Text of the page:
Economy December 30, 2022 | 8:00 am

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Interest rate in the Dominican Republic rose from 4.50 to 8.50 in 2022

Amid a complex international context caused by the post-pandemic, increases in the cost of maritime freight, and the war in Russia and Ukraine, among other things, inflation has affected most of the region’s countries, including the Dominican Republic, causing an increase in interest rates and, as a result, an increase in the cost of money. In the Dominican Republic, 2022 began with an interest rate of 4.50 percentage points and will end with 8.50, for a total of 550 points, despite economists’ warnings that these monetary policy increases will slow down the Dominican economy, as evidenced by economic growth that barely moderated in the fourth quarter of the year. 2021 ended with an increase from 3.50 to 4.50%, a 100 basis point increase in monetary policy, at a time when the war between the two countries had not yet begun, which began on February 24.

Since then, the interest rate has risen aggressively month after month, following countries such as the United States, which has raised its interest rate to its highest level in 40 years. However, the rate has remained at 8.50 percentage points since October. According to Central Bank records, the last time the monetary policy rate was this high was in January 2009, when it was set at 8.50%. This would represent the highest rate in the previous 13 years. Economists such as Haivanjoe NG Cortiñas have noted that the tightening of monetary policy has had an impact on Dominican banks, albeit to a lesser extent.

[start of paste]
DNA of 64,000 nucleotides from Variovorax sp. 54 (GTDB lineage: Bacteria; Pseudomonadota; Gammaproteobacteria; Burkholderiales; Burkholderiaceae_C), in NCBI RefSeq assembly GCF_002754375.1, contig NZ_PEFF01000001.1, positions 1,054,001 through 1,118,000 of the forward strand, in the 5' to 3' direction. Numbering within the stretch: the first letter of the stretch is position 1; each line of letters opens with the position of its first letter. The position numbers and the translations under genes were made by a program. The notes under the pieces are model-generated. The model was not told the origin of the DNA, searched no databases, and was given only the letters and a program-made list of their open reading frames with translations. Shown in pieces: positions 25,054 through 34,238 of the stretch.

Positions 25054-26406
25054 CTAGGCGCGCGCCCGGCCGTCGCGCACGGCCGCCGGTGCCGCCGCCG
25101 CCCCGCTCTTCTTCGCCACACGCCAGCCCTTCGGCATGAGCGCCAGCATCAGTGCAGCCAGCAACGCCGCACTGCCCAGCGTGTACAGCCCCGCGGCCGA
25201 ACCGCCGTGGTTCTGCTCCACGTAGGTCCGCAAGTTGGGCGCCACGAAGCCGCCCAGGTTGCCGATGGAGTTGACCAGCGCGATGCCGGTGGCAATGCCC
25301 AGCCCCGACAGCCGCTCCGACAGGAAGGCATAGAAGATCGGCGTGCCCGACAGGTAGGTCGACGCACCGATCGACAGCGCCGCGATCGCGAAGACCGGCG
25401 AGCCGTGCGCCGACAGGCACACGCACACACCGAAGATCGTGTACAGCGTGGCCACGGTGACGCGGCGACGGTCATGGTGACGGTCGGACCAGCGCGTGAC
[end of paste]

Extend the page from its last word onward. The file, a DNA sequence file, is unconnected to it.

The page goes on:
According to Cortiñas, the minimum difference between monetary policy and the weighted rate of the financial system explains why inflation in the Dominican Republic has not fallen as expected. While Professor Antonio Ciriaco, dean of the Faculty of Economics at the Autonomous University of Santo Domingo (UASD), has stated that these measures (raising the monetary policy rate), while necessary, raise the cost of credit and money, affecting investment in the Dominican Republic. According to the economist, to the extent that this rise influences both the active and passive rates, but primarily the active rate, credit, and the cost of money, investment decisions, and consumption would undoubtedly slow.


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